FIG. 9 shows the distortion of each bore when hot water is circulated. From this figure, it is seen that although the cylinder block according to the present invention is made of aluminum alloy, its distortion is kept to the distortion levels of the cast iron cylinder block both parallel and perpendicular to the longitudinal axis of the block.

In FIG. 10, illustrating the distortion of the bore when the cylinder head is tightly assembled onto the cylinder block, it is seen that the distortion of the bore of the cylinder block according to the present invention is held to the level of the cast iron cylinder block both parallel and perpendicular to the longitudinal axis of the block.

In FIG. 11, illustrating oil consumption, it is seen that the cylinder block according to the present invention has no more oil consumption than the cast iron one both under engine brake application and under high-speed and high-load conditions.

As an aluminum alloy in the present invention, for instance, an Al-Si based alloy can be employed. The surface of the bore is treated by honing to produce a surface roughness of 0.8 to 5 RZ, preferably 1 to 3 RZ.

The aluminum alloy cylinder block according to the present invention can be manufactured, for instance, by die casting or by low pressure casting.

As mentioned above, in the present invention, the depth of the water jacket from the upper end of the cylinder block is designed preferably to be from 0.2 to 0.5, preferably 0.3 to 0.45, times the length of the cylinder, and the cylinder rib extends from the side wall of the crank case to the cylinder. Therefore, the upper portion of the cylinder, which is heated up to higher temperatures, is adapted to be cooled by water circulating in the water jacket, while the heat is dissipated via the liner rib in the lower portion of the cylinder, which stays at relatively lower temperatures.

Furthermore, the thermal deformation of the cylinder is directly exerted upon the water jacket and the cylinder rib. Thus, according to the present invention, the cylinder block can be easily manufactured with a slight change in the conventional structure, the distortion of the bore can be held to the level of the cast iron cylinder block, oil consumption can be reduced, and scuffing and seizure between the bore and the piston can be effectively prevented.

Furthermore, distortion of the bore is reduced and the rigidity of the cylinder block as a whole is improved by providing at least one horizontal longitudinal rib which has from 0.6 to 1.0 times the length of the cylinder block on the side wall of the crank case at a location from 0.2 to 0.6 times the height of the cylinder block from the bottom thereof, a depression or groove on the side wall of the cylinder block between adjacent cylinders, at least two horizontal transverse ribs bridging between the opposite side walls of the depression or groove, and one or two vertical ribs on the outer side wall of the cylinder block per cylinder head bolt hole, which vertical ribs are at least 0.2 times the height of the cylinder block.

It should be understood by those skilled in the art that the foregoing description is of preferred embodiments of the disclosed device and that various changes and modifications may be made in the invention without departing from the spirit or the scope thereof.

Patent Citations
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Referenced by
Citing PatentFiling datePublication dateApplicantTitle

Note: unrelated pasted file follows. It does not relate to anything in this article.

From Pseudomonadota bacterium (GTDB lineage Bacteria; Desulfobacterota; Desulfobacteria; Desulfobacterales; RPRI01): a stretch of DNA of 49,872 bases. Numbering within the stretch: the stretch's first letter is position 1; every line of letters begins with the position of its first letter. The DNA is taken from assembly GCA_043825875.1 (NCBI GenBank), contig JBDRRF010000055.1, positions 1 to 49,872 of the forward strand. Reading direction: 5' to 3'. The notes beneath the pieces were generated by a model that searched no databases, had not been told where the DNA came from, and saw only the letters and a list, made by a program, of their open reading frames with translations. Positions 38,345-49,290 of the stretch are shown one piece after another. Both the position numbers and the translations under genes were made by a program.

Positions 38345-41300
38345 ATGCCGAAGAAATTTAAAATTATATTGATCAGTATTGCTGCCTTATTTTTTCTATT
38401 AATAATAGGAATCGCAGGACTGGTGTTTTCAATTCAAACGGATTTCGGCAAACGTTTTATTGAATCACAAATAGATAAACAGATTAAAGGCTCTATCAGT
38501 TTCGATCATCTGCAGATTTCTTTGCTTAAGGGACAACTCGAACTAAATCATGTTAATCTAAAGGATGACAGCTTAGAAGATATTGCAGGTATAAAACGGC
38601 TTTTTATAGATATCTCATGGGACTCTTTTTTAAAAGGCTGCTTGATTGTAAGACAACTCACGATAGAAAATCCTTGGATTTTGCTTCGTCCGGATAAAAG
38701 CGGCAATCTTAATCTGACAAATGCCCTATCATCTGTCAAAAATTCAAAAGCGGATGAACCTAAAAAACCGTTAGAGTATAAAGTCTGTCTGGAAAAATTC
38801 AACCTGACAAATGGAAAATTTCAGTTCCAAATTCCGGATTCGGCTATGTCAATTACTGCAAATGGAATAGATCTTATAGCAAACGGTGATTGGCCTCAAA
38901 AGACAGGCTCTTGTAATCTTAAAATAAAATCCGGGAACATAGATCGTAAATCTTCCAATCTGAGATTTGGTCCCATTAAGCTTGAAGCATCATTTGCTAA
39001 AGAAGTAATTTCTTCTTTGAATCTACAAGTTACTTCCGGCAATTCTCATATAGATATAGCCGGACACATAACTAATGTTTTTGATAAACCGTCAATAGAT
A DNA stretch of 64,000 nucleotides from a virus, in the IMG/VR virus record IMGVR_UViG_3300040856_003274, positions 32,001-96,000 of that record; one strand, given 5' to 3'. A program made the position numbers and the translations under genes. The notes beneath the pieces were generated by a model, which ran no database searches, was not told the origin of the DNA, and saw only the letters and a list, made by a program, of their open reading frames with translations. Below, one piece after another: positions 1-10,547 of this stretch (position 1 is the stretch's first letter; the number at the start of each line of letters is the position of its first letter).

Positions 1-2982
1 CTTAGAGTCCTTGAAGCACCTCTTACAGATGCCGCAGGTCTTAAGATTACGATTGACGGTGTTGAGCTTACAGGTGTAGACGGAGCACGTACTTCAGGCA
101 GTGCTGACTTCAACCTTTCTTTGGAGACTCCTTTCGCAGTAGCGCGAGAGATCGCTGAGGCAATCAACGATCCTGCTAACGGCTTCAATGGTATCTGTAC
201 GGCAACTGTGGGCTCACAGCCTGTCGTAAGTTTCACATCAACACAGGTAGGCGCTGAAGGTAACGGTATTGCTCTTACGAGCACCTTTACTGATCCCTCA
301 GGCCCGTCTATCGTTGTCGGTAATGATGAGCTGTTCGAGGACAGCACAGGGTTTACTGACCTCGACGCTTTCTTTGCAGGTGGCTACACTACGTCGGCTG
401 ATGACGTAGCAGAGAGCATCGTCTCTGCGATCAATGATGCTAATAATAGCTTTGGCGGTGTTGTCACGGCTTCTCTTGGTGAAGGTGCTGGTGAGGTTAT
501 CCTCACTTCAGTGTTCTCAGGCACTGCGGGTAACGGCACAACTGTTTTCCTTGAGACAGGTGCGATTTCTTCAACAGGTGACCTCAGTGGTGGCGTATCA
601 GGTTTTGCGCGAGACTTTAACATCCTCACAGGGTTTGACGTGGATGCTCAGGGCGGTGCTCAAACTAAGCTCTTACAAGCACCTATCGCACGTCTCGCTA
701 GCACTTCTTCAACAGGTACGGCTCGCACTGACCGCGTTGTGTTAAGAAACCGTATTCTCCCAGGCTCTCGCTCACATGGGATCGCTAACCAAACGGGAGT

US4712517 *Dec 12, 1985Dec 15, 1987Honda Giken Kogyo Kabushiki KaishaCylinder block structure for multicylinder internal combustion engines
US4846116 *Jan 28, 1988Jul 11, 1989Honda Giken Kogyo Kabushiki KaishaCylinder block for internal combustion engine
US5651340 *Dec 9, 1994Jul 29, 1997Fev Motorentechnik Gmbh & Co. KommanditgesellschaftPiston internal combustion engine with reinforced engine block using segmented ribs
US6101994 *Jan 4, 1999Aug 15, 2000Isuzu Motors LimitedCylinder block structure
US6976466 *Feb 8, 2002Dec 20, 2005Bayerische Motoren Werke AgCylinder block and crankcase for a liquid-cooled internal-combustion engine
US7077079Oct 7, 2004Jul 18, 2006Nissan Motor Co., Ltd.Cylinder block of internal combustion engine
US7216612 *Aug 5, 2005May 15, 2007Yamaha Hatsudoki Kabushiki KaishaInternal combustion engine having cylinder formed with water jacket and vehicle provided with the same
US20100288401 *May 6, 2010Nov 18, 2010Ksm Castings GmbhAluminum casting alloy
CN100501147CAug 2, 2006Jun 17, 2009雅马哈发动机株式会社Internal combustion engine having cylinder formed with water jacket and vehicle provided with the same
CN100591908COct 10, 2004Feb 24, 2010日产自动车株式会社Cylinder block of internal combustion engine
CN101324209BAug 2, 2006Sep 29, 2010雅马哈发动机株式会社Internal combustion engine having cylinder formed with water jacket and vehicle provided with the same
CN101324210BAug 2, 2006Oct 20, 2010雅马哈发动机株式会社Internal combustion engine having cylinder formed with water jacket and vehicle provided with the same
DE3803105A1 *Feb 3, 1988Aug 18, 1988Honda Motor Co LtdZylinderblock fuer einen verbrennungsmotor
DE19812464B4 *Mar 23, 1998Apr 24, 2008Volkswagen AgKurbelgehäuse einer Brennkraftmaschine
EP0928891A2 *Jan 4, 1999Jul 14, 1999Isuzu Motors LimitedCylinder block structure
EP1522704A1 *Sep 29, 2004Apr 13, 2005Nissan Motor Company, LimitedCylinder block of internal combustion engine
EP2228530A1 *Mar 13, 2009Sep 15, 2010Ford Global Technologies, LLCCrankcase for a piston engine
Classifications
U.S. Classification123/41.84, 123/195.00S, 123/193.1, 123/195.00R
International ClassificationF02F7/00, F02B1/04, F02F1/00
Cooperative ClassificationF02F7/0007, F02B1/04, F05C2201/021
European ClassificationF02F7/00A2
Legal Events
DateCodeEventDescription
Sep 30, 1996FPAYFee payment
Year of fee payment: 12
Oct 23, 1992FPAYFee payment
Year of fee payment: 8
Oct 26, 1988FPAYFee payment
Year of fee payment: 4
Aug 13, 1985CCCertificate of correction
Oct 28, 1982ASAssignment
Owner name: TOYOTA JIDOSHA KABUSHIKI KAISHA; 1, TOYOTA-CHO, TO
Free format text: ASSIGNMENT OF ASSIGNORS INTEREST.;ASSIGNORS:TSUCHIYA, YASUHIRO;OZAWA, HITOSHI;REEL/FRAME:004059/0766
Effective date: 19821005